In North Park Hill, neighbors fight to keep their park out of developer hands

4 min. read
Construction on the Park Hill Commons project seen in the reflection of Greater Park Hill Community Inc’s windows. Fairfax Street, North Park Hill, Aug. 7, 2018. (Kevin J. Beaty/Denverite)

The makeup of North Park Hill is changing rapidly and a proposed land swap between a large development company and the city’s Park and Recreation Department has brought tensions to a head.

Back in 2015, the city purchased .36 acres of land near the corner of 29th and Fairfax from Xcel Energy for $50,000. The deputy executive director of Denver Parks and Recreation, Scott Gilmore, thought this might be the perfect opportunity for this neighborhood to get a pocket park after a trip to Los Angeles inspired him. Apparently, quality pocket parks are in abundance there.

Across the street, the east side of that Fairfax block between 29th and 28th streets was purchased by HM Capital, which has intentions of turning the area into a mixed-use development that will have micro-units, townhomes, office space and commercial retail areas. The developer approached city officials and proposed a land swap that would exchange the city’s parcel of land on the west side of Fairfax with an equally sized parcel on the east side of the block, alongside his upcoming development.

A map detailing the potential land swap between the city of Denver and HM capital on 29th and Fairfax.

In exchange for the land swap, the developer promised a “donation” to the city of $650,000 to help complete the construction of the park, which the city did not already have funding for. The development company’s president, Ben Maxwell, said his intention is to see the park be completed promptly and that his donation would help the city move along in the process. He also sees this as an opportunity to improve his mixed-use development, as the park adds another amenity and may even increase foot traffic for future businesses.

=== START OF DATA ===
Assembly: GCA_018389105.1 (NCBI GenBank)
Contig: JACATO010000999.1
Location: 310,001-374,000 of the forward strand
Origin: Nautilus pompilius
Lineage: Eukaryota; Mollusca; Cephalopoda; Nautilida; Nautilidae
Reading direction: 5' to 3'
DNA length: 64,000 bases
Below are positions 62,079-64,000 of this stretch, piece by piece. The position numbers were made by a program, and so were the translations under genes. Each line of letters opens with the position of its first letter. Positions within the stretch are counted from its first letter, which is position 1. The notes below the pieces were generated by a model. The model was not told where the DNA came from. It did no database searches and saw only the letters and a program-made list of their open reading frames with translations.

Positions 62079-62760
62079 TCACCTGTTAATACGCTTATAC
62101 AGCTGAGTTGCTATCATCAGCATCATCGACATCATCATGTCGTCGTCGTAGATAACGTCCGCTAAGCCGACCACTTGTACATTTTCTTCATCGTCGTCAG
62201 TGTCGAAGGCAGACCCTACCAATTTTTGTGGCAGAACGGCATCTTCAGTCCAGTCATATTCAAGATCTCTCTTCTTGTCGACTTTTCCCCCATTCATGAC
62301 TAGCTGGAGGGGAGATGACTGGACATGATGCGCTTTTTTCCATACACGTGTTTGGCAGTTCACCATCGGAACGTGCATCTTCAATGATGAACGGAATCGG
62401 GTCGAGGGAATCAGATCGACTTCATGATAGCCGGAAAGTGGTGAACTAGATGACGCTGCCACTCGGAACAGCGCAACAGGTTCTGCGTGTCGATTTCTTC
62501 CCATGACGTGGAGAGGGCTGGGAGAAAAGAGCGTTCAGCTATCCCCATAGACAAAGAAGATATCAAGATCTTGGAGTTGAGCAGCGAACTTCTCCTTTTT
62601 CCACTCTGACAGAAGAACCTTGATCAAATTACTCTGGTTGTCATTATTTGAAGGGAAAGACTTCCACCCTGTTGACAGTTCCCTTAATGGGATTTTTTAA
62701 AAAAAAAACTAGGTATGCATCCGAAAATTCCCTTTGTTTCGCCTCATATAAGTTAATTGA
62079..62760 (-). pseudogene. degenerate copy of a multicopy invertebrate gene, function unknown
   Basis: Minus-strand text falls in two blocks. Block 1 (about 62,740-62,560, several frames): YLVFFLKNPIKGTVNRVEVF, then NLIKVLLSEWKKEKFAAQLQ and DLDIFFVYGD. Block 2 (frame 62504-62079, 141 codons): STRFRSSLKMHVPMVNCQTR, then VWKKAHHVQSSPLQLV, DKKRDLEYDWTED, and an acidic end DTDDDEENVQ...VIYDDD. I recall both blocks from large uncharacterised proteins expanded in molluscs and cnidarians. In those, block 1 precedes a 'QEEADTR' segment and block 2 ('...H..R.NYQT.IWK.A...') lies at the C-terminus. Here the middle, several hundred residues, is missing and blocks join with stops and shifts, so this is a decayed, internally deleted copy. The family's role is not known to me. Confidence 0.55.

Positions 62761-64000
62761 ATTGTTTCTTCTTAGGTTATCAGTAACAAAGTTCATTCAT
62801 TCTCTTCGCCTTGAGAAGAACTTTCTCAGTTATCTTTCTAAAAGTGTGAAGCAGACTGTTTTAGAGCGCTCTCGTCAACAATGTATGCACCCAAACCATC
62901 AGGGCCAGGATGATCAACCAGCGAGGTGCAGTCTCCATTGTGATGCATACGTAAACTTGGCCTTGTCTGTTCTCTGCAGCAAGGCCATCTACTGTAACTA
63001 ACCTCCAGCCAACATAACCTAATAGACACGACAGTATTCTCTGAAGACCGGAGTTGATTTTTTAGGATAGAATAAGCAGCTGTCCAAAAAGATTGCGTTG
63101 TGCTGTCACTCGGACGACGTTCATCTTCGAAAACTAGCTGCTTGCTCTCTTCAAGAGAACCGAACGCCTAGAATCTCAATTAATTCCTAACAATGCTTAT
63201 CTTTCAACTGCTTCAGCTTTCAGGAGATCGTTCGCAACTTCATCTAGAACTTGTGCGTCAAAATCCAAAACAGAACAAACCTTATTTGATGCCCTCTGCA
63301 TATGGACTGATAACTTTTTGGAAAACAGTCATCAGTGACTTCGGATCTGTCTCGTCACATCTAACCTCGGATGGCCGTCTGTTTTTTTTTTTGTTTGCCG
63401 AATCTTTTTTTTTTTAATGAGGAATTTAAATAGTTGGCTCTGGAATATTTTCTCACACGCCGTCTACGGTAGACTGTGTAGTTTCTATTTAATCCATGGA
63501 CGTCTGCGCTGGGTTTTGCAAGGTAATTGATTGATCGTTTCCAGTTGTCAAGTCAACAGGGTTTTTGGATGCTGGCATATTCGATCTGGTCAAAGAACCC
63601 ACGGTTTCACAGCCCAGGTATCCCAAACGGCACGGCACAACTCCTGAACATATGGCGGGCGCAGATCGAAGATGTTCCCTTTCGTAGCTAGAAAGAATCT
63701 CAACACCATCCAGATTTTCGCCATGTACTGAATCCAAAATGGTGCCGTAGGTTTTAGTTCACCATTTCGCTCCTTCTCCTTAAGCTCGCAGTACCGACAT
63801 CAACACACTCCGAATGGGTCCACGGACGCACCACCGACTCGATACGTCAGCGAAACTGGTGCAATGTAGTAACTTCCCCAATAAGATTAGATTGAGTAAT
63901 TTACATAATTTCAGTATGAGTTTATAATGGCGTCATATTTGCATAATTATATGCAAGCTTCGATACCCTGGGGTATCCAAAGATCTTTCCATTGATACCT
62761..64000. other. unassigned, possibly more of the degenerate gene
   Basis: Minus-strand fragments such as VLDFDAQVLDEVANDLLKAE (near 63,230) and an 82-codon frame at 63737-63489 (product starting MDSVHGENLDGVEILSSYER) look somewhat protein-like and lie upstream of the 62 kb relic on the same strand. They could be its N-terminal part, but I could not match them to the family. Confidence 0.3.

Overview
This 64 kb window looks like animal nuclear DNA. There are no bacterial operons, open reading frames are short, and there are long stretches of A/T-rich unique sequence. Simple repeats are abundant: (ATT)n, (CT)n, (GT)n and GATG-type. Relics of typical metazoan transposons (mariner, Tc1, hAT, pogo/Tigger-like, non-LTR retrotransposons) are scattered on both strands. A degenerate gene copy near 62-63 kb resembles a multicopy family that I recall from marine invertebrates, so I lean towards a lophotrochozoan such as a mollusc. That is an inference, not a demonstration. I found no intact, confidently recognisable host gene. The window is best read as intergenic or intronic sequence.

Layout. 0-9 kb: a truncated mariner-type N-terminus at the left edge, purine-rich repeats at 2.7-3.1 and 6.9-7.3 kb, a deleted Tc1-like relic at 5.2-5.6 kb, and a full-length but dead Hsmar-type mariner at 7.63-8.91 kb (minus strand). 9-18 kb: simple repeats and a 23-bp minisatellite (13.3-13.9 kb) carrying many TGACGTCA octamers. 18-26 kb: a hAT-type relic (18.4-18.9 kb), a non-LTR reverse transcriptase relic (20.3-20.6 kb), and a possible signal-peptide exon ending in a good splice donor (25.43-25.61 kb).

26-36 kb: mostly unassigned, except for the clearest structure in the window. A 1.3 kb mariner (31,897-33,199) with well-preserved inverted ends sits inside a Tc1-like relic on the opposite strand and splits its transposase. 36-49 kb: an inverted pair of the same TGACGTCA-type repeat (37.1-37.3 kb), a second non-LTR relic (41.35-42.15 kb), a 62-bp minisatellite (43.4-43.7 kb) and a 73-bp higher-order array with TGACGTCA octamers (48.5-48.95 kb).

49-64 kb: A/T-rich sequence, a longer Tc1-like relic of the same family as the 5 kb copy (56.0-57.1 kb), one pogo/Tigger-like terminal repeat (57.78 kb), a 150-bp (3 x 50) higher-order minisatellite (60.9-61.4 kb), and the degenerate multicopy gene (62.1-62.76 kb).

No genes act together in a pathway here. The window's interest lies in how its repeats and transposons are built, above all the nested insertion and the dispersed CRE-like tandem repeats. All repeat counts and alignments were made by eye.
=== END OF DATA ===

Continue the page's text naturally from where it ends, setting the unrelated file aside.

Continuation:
Council-members Rafael Espinoza and Albus Brooks raised concerns about the community outreach that took place during this process as many residents felt that the decisions were made behind closed doors, without the input of the neighbors. Brooks, who regularly gets a cut at the barbershop across the street, noted that much of the anxiety and pushback around the park might have much more to do with the impending development than it does with the park.

Denver City Council convenes on a proposed land swap for the future Fairfax Park in Northeast Park Hill, Aug. 7, 2018. (Kevin J. Beaty/Denverite)

Community members have also raised concerns about the swap, mainly noting a lack of communication from the city about their plans and a potential lack of inclusivity for current residents.

“If we can at least keep the park on the west side, we would at least have a neighborhood park,” said Nancy Francis, a longtime Denver resident. “It's not so much that the east side vs. the west side thing. The city had a parcel on the west side. Keep it there. Don't hand it over to the developer.”

She's concerned that the developer is getting away with making a minimal contribution to the neighborhood while getting everything he wants. A self-described “little-old white lady” who has lived in the formerly predominantly African-American neighborhood for many years, she's also concerned that the swap would stoke the already high socioeconomic and racial tensions.

Ray Twiggs stands beside the Park Hill Commons development site where his home and family's restaurant once stood on Fairfax Street. He sold it to developers at market value a year ago, and no longer lives in the neighborhood. Aug. 7, 2018. (Kevin J. Beaty/Denverite)

“It is a gentrification thing, and the really sad thing in my view is we have these city officials that just let it happen. They just think about the developers,” said Francis. “They didn't like seeing a bunch of black faces on the block, and they complained about it. Now they got it overrun with white folks.”

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